The recently identified Bash or Shellshock security vulnerability hit the headlines this week. The flaw allows malicious code extension within the Bash shell to take over an operating system and, in turn, gain access to any data on the machine.
Lots of programs run Bash shell in the background and when that extra code is added to the Bash code, the bug can be triggered. Though it has only just been found, the vulnerability has been around for a long time and so it is likely a vast number of machines and devices will be affected.
Organisations are going to need to act quickly on this one – it looks as though a huge number of connected devices are at risk.
If the flaw is used by hackers, they're going to have a field day going through confidential information and getting their hands on anything, from usernames and passwords to account numbers and personal data.
Clearly the consequences are far reaching and a lot of individuals and enterprises are likely to suffer.
While anti-virus software and firewalls are the basic line of defence for most organisations, they will not be able to stop the attackers getting in this way.
It has therefore never been more important that other controls are put in place that can minimise the damage this weakness could cause. An effective measure would be to implement protective monitoring tools that provide complete visibility into the network.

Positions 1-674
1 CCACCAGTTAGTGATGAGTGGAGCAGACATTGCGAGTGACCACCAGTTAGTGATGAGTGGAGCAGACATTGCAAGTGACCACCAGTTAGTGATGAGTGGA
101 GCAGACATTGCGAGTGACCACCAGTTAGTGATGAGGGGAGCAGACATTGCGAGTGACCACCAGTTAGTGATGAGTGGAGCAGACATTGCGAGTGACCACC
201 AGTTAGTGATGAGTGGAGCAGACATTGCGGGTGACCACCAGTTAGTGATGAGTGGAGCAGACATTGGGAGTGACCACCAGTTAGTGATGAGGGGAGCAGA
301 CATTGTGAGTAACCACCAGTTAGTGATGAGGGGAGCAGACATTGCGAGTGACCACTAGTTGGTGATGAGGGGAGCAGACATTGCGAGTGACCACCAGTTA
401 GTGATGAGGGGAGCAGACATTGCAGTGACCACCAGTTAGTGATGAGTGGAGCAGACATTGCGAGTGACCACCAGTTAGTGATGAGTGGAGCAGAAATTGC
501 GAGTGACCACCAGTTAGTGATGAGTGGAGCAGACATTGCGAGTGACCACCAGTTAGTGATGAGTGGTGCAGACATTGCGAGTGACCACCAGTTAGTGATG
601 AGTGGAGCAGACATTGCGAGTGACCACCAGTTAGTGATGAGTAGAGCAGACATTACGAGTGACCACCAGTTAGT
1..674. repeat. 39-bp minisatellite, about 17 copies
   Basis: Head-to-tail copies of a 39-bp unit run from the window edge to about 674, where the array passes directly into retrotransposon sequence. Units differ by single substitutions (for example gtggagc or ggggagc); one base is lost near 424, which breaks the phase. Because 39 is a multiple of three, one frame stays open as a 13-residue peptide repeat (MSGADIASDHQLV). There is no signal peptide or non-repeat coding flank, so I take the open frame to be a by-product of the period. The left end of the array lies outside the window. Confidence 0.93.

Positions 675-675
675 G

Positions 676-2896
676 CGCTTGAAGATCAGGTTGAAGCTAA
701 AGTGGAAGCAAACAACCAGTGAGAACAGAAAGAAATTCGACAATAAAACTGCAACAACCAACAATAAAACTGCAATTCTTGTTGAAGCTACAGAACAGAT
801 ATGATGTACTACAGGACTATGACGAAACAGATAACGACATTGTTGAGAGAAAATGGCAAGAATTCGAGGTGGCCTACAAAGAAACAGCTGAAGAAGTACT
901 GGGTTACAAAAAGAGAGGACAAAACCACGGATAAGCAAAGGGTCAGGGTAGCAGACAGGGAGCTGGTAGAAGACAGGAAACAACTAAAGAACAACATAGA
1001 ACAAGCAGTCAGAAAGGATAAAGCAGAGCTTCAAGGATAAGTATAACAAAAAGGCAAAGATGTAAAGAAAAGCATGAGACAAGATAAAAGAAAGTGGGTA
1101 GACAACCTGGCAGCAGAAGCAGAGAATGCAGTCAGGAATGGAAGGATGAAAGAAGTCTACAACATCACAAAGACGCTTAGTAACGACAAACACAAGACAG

Not only can this strategy be implemented with relative speed – which really is of the essence – but as these solutions alert on any suspicious activity immediately, organisations are in a far better position to react and contain the threat before it causes any lasting damage.
Cyber attacks against businesses are becoming more frequent and there really is no excuse for not having the proper defences in place to deal with them. It's still unclear whether this flaw can be fixed entirely, as many older devices cannot be patched.
This being the case, organisations must protect themselves as best they can using tools that will allow them to see exactly what is happening on the network in real time. It is already a case of when you get breached, rather than if – and leaving this Bash hole open will make that happen faster.
Ross Brewer is vice president and managing director for international markets at LogRhythm
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